The nation’s organization of state insurance regulators is launching an educational program to sell U.S. and foreign leaders and the public on the virtues of the 150-year-old state-based insurance regulatory system.

The National Association of Insurance Commissioners (NAIC) said it is preparing an “unprecedented education program” that will be deployed in Washington, D.C.; Brussels, the capital of the European Union; and in Basel, Switzerland, the seat of the Financial Stability Board (FSB) for the G-20.

Photo courtesy of NAIC

The program, called “Protecting the Future,” is “an educational initiative about the indispensable role state-based insurance regulation plays in strengthening the U.S. economy,” according to the announcement.

The NAIC said it has budgeted $590,000 for the program.

The group has produced consumer education programs in the past, but this time it is looking to reach beyond consumers to policymakers with a program that will encompass outreach, special events and social media.

“The U.S.’s state-based insurance regulation system has an unmatched track record and can best adapt to meet our future economic and financial challenges,” said Ben Nelson, NAIC chief executive officer. “By ensuring soundness, solvency, stability and competition, state-based insurance regulation does more than make insurance markets work—it protects the future for American consumers, employers and the economy as a whole.

“Through this new initiative, we are going to make sure the compelling value proposition of state-based insurance regulation is well understood by policymakers, business leaders, consumer advocates and economic thought-leaders,” said Nelson, who is a former state insurance regulator and U.S. senator for Nebraska.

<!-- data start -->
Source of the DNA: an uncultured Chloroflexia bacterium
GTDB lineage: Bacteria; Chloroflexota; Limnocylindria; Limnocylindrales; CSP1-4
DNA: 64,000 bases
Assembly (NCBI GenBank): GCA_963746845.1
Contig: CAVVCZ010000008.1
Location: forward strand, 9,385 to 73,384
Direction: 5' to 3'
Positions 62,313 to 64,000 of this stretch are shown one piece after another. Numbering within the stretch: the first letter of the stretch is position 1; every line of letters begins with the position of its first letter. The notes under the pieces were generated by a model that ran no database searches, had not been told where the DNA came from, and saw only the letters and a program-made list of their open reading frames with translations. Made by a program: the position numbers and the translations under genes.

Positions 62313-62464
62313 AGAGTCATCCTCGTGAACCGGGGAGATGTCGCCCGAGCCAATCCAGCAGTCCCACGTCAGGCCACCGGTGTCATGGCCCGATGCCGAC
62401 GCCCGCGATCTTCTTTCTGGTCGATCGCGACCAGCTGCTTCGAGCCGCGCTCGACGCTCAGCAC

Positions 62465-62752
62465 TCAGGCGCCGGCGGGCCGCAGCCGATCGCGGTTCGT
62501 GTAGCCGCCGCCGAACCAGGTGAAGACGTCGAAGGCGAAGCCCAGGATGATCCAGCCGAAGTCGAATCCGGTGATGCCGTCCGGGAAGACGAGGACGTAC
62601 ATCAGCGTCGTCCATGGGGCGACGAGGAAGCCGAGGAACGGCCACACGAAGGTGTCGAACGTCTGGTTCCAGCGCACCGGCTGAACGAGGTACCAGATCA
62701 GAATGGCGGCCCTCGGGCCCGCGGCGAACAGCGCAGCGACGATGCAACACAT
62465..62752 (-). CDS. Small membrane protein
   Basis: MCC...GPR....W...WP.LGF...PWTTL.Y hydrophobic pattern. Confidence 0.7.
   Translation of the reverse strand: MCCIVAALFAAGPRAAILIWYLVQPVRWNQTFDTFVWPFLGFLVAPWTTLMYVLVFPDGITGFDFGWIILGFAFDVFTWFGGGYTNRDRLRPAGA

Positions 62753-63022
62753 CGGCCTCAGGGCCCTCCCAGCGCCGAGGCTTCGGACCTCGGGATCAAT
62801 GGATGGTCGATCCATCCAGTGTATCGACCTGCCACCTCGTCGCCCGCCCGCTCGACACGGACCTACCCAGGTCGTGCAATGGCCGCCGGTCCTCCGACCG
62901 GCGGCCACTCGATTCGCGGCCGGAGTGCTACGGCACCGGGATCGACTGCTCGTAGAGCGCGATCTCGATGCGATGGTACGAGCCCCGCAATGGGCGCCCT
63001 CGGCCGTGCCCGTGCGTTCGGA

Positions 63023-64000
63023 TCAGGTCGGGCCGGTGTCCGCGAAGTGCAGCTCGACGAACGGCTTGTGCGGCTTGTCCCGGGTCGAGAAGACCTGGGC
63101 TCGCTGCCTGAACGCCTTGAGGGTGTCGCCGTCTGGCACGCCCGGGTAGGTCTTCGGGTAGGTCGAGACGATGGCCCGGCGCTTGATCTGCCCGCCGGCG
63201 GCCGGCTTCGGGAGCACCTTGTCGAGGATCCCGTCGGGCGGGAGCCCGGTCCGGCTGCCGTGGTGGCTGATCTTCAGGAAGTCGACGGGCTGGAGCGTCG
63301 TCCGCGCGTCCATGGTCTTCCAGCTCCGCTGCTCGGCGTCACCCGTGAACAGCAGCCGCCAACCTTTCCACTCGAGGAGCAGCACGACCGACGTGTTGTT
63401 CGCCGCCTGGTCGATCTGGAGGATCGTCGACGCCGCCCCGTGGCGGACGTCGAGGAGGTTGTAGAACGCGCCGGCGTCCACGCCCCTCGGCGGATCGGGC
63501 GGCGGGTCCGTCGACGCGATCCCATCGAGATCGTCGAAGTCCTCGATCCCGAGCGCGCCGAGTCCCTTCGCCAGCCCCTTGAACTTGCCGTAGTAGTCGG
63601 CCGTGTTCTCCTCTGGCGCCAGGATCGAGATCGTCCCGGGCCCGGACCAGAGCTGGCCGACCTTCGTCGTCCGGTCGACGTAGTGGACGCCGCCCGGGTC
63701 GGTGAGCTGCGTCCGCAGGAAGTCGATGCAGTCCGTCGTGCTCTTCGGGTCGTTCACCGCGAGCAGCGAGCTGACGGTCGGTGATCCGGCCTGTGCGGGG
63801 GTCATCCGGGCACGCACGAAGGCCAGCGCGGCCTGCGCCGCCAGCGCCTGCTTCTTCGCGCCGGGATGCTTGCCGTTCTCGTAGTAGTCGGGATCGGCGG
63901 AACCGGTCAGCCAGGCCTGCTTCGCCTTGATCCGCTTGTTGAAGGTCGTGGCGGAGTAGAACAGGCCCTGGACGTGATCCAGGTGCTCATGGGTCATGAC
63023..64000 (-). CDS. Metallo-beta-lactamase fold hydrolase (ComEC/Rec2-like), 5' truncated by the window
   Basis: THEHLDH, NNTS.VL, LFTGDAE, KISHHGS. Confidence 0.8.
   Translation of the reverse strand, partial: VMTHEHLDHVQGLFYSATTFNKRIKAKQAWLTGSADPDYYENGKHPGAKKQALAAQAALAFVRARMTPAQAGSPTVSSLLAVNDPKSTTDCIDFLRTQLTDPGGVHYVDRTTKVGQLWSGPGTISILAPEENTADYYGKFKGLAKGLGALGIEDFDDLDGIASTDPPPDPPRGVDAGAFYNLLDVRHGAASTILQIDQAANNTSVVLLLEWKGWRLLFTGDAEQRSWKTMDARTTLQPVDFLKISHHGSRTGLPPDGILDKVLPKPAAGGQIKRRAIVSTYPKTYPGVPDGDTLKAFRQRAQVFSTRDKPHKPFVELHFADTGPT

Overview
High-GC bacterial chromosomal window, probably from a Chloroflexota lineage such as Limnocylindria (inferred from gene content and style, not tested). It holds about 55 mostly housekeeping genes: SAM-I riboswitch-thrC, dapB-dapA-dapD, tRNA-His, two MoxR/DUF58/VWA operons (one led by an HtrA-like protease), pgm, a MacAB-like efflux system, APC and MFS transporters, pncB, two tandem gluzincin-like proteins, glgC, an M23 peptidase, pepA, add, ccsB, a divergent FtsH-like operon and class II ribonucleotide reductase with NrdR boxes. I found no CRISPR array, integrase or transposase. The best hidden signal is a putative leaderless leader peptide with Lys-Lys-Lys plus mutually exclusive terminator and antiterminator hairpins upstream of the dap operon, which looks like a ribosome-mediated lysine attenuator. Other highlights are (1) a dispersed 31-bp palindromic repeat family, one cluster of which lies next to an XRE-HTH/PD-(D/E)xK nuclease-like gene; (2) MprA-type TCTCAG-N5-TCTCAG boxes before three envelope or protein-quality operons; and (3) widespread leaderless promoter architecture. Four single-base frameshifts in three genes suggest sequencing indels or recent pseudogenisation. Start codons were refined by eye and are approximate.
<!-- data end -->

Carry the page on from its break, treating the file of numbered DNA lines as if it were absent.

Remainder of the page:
The group says it is a “critical time” for such state regulation because “some federal officials and global regulators are seeking unprecedented authority over American insurance markets, including the imposition of bank-centric regulation on insurance companies.”

The NAIC, Nelson and its other leaders have been critical of recommendations for an expanded role for the federal government in U.S. insurance regulation, attempts to apply capital requirements suitable for banks to insurance companies and moves to introduce global capital requirements on insurers.

State regulation advocates are also concerned that the international Financial Stability Board in Basel, Switzerland, could be gaining too much influence in the U.S. when it comes to financial regulation.

The NAIC’s membership includes 56 insurance regulators from U.S. states and territories. Twenty-four of the 50 largest insurance markets in the world are U.S. states where an NAIC member is the regulator, the NAIC said in publicizing the work of its member.

“Our proven system continues to effectively evolve as the states respond to emerging issues, new products, innovations and changes in the financial services landscape,” said NAIC President Adam Hamm, who is also North Dakota’s insurance commissioner. “Federal officials need to understand that what works in one state may not work in another. State insurance regulation works because it’s specific to the industry’s unique risks and able to reflect state-specific considerations.”

While it is focused on state matters, the NAIC has an International Insurance Relations Committee that works on international insurance regulatory issues and advises the Federal Insurance Office on international trade issues involving insurance.

NAIC also has an International Fellows program in which foreign interns participate in an orientation at NAIC headquarters that focuses on the broad principles of insurance regulation in the U.S. Each fellow then travels to a different state for four to five weeks, working in areas of their specialization under the supervision of a state insurance department staff member who serves as a mentor and host. This past February, the program welcomed fellows from the Czech Republic, India, Nigeria, Saudi Arabia and Taiwan.